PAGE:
Tanoo, Q.C.I. 1913

Emily Carr, Tanoo, Q.C.I., 1913

Emily Carr, Tanoo, Q.C.I., 1913

Oil on canvas, 110.5 x 170.8 cm

British Columbia Archives Collection, Royal B.C. Museum, Victoria

Art Canada Institute, Emily Carr, Carr on the beach at Tanoo, 1912
Carr on the beach at Tanoo, 1912. Carr used photographs of her journey to the Queen Charlotte Islands in 1912 and plein air sketches as source material for paintings like Tanoo, Q.C.I., completed in her studio in 1913.

Carr’s return to Canada from France in 1912 marked a renewal of her project to document First Nations villages in British Columbia. Painted in 1913, Tanoo, Q.C.I. is an ambitious work that exhibits the strength of her European training. She uses sweeping modulations to create a moving, vibrant landscape, from the beach to the totem poles to the dark forest and sky. The flat outlines Carr learned in France assist her in creating a faithful, if rough, rendering of each figure carved into the poles.


In 1912 Carr had set out on a sketching trip to the Queen Charlotte Islands (Haida Gwaii), a journey she made at the height of the protests by First Nations challenging the encroachment of new settlers on Aboriginal land and the economic and cultural impact these settlers would have on their way of life. In 1910 the Gitxsan chief Gamlakyeltqu of Gitanyow told a government representative:

We cannot get a living on the reserves, they are too small. We do not want reserves. We are not so foolish. We know the land belongs to us and we will hold it till we die. Our hunting grounds are our bank. The white men take gold out of our creeks. It is hard on us that we cannot do anything on our land after we have reserves. The Gov[ernment] takes the key of our bank. The bear come down to the river in the fall, and we do not want fences to keep them away as we trap them there.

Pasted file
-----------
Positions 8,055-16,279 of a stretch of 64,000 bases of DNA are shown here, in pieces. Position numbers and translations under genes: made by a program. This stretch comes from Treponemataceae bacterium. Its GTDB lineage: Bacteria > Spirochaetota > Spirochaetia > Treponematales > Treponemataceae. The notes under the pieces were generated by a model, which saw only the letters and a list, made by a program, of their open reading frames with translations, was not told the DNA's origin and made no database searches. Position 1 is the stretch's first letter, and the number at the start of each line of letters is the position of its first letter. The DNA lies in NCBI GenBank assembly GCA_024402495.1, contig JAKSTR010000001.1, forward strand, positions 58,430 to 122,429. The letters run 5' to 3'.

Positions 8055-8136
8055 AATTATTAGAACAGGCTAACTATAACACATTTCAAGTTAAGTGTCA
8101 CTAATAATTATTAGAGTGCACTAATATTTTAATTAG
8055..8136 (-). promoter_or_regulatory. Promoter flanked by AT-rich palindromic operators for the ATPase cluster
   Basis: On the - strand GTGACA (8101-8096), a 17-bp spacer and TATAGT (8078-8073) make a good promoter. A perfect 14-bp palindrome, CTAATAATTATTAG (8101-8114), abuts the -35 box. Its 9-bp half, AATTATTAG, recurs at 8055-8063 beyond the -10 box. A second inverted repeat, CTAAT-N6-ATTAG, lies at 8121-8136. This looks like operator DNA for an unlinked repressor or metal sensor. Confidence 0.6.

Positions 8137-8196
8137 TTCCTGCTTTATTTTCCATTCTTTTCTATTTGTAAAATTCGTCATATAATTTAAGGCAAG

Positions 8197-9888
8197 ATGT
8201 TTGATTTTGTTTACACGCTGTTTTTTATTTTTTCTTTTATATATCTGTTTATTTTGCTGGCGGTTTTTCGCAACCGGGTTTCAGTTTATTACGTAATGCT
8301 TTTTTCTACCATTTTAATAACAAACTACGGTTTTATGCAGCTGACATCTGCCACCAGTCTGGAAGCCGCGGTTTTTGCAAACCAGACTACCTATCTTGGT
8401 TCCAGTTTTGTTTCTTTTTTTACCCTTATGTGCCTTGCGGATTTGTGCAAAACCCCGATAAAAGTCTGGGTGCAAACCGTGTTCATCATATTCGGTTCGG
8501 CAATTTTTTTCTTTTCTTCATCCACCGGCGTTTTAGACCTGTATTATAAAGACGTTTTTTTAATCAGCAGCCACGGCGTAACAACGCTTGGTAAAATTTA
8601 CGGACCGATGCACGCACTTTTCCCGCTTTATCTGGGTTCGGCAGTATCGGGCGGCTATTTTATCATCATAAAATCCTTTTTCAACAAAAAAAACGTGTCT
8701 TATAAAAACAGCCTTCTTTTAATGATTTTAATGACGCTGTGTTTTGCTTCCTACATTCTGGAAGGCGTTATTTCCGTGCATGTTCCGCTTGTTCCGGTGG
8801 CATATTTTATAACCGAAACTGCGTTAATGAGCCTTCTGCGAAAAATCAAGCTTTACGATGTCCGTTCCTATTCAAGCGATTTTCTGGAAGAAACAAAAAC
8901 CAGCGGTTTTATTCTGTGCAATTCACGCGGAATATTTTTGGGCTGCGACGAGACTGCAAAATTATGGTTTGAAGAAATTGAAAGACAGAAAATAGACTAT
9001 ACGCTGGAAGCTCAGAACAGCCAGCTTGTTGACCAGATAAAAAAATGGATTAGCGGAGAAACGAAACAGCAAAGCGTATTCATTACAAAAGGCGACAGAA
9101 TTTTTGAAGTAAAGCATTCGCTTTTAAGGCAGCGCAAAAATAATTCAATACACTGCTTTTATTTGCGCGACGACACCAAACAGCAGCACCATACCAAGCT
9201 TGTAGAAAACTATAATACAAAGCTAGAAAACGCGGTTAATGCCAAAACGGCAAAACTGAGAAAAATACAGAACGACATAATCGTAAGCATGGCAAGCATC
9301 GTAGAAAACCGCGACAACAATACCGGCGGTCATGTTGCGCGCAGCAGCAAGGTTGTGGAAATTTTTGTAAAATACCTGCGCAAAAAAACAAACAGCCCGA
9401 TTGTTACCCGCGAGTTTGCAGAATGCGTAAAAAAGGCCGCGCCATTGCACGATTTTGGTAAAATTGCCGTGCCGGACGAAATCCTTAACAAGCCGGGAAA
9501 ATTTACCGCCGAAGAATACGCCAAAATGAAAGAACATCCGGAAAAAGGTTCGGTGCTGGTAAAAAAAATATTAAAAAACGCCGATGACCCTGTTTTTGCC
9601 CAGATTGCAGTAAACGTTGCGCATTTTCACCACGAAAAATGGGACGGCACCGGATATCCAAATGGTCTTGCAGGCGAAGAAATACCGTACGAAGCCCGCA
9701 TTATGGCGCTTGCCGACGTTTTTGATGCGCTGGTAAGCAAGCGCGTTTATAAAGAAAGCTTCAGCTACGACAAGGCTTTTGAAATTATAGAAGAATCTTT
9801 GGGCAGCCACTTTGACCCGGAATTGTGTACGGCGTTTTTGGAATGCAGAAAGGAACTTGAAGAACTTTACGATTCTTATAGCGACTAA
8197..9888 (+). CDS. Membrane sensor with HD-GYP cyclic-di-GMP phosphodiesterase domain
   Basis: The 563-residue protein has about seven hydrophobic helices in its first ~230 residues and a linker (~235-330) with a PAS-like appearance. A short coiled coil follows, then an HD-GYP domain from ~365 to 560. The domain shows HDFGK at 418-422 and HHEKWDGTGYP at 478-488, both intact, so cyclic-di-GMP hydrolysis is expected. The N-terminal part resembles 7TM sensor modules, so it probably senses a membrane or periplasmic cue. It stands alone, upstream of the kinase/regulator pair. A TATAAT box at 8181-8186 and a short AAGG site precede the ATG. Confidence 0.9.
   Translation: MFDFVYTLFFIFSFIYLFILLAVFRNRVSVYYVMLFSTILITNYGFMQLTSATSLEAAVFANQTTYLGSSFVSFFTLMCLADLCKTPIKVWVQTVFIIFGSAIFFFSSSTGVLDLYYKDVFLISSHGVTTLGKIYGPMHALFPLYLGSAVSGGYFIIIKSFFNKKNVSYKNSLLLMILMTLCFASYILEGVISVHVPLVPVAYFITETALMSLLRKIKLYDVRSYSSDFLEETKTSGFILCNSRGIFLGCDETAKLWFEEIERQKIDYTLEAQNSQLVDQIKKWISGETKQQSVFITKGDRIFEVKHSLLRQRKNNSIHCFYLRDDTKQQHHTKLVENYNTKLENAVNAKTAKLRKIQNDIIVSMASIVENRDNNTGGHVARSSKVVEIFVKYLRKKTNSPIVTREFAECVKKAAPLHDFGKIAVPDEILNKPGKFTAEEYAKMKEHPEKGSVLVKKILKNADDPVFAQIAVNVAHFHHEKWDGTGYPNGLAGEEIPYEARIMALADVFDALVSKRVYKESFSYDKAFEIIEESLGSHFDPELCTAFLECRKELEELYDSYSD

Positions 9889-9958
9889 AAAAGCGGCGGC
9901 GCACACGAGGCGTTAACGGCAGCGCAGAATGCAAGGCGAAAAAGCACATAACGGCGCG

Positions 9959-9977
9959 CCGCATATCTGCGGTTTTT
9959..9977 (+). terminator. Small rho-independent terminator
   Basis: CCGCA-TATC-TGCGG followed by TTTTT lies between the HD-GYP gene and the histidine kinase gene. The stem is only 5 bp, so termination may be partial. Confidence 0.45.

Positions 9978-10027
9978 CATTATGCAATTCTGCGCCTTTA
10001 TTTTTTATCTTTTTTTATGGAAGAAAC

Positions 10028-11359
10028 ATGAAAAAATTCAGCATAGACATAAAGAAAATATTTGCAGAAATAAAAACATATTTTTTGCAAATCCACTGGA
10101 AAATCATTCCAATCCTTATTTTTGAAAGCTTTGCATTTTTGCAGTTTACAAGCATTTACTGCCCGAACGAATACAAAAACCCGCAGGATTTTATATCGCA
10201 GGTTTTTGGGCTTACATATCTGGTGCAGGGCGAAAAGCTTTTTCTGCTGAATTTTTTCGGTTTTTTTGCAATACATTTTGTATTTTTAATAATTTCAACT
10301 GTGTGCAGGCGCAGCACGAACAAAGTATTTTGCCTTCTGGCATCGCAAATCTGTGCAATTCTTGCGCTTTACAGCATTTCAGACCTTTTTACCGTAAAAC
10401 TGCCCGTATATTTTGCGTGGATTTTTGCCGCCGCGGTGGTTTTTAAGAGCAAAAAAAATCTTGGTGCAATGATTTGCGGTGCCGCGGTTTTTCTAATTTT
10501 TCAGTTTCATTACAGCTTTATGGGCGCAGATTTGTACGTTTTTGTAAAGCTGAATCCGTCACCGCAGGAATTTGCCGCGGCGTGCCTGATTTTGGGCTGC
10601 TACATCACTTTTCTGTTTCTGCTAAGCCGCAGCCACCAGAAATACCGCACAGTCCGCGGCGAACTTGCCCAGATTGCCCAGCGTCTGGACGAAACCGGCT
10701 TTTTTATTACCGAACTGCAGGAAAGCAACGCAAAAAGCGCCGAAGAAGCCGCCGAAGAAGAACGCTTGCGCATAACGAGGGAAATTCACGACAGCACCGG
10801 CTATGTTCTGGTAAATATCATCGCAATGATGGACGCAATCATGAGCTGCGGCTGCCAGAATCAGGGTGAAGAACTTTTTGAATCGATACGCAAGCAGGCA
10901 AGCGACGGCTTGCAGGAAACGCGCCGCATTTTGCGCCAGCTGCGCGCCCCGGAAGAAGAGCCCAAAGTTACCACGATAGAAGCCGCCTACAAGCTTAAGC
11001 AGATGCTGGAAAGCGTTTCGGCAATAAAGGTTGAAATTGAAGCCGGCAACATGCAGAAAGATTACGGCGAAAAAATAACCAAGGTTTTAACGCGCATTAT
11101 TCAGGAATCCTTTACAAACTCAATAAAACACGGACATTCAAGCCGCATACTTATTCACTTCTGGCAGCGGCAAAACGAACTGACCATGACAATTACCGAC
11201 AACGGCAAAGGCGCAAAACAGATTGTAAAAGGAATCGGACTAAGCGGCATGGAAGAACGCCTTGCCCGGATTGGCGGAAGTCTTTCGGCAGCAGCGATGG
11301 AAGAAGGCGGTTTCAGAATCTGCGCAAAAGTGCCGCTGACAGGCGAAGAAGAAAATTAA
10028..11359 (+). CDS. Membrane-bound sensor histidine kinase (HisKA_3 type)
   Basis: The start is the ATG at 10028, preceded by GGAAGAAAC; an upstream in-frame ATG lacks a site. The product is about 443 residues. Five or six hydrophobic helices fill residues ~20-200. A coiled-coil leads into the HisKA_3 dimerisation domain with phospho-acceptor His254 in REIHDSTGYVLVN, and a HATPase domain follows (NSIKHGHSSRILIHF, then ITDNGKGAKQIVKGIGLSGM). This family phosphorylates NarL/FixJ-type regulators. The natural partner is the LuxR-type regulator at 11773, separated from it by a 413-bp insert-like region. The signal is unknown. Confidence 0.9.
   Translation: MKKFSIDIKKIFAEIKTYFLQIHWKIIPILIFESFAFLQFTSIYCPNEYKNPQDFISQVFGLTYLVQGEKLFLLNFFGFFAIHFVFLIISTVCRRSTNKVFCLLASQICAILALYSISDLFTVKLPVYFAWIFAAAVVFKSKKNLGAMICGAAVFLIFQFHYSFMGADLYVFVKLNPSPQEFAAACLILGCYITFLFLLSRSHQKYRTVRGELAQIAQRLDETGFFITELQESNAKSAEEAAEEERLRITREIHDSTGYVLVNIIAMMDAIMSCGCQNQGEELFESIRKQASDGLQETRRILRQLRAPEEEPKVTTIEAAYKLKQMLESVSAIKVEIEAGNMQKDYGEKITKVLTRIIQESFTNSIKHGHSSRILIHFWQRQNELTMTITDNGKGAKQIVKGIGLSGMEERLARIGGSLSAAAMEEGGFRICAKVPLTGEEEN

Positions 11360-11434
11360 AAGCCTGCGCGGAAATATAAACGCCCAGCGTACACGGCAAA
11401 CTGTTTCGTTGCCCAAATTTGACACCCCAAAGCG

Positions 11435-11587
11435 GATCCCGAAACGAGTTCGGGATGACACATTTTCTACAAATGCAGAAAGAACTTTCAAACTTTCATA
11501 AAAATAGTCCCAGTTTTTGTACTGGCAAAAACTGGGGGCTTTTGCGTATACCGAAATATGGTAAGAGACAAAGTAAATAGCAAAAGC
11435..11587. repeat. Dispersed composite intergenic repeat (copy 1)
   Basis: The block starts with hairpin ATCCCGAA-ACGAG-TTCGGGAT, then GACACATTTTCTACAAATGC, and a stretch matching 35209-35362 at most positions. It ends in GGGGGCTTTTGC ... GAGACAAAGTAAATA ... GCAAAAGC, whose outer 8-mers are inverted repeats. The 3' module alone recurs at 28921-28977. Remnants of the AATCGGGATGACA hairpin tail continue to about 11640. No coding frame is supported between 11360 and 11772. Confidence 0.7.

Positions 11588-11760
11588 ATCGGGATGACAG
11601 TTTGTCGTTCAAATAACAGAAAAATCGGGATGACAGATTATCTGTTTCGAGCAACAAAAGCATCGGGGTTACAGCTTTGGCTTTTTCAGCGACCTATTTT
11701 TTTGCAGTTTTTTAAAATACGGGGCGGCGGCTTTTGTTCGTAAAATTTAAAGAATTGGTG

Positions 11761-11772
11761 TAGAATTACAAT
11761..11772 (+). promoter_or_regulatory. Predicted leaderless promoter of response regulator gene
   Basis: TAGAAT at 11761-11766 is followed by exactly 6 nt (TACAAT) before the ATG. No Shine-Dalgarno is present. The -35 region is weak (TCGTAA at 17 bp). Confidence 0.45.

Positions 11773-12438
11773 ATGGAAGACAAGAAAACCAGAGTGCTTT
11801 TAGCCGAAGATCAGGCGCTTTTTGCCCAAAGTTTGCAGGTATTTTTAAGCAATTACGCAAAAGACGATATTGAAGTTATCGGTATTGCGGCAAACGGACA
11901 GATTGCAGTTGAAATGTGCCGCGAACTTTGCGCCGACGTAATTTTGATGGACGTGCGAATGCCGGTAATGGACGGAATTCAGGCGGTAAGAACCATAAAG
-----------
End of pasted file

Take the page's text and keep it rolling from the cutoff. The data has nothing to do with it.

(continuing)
Art Canada Institture, Emily Carr, Totem Poles, Kitseukla, 1912
Emily Carr, Totem Poles, Kitseukla, 1912, oil on canvas, 126.8 x 98.4 cm, Vancouver Art Gallery.

Carr’s paintings from this time, informed by her contact with Post-Impressionism, employ bold shapes, rhythm, animated brushwork, and colour to structure her compositions, which depict populated villages with intact totem poles. For example, in War Canoes (Alert Bay), 1912, also from this period, two intricately painted and carved vessels stowed above the tideline dominate the Kwakwaka’wakw village. Children play on the shore, and in the distance houses stand side by side, with crest poles in front of them. The brushwork is energetic and loose, the forms as quickly rendered as in the lively paintings she made in the villages in Brittany.


TanooIndian War Canoe, and her painting Totem Poles, Kitseukla, 1912, were included with works by the Group of Seven in the 1927 Exhibition of Canadian West Coast Art: Native and Modern at the National Gallery of Canada. Totem Poles, Kitseukla documents a Gitxsan village scene with intact poles situated in close proximity to a series of houses and a few figures in the background. In contrast, Tanoo, Q.C.I. shows no inhabitants, a historically accurate depiction reflecting the aftermath of the smallpox epidemics that devastated all except two Haida villages.








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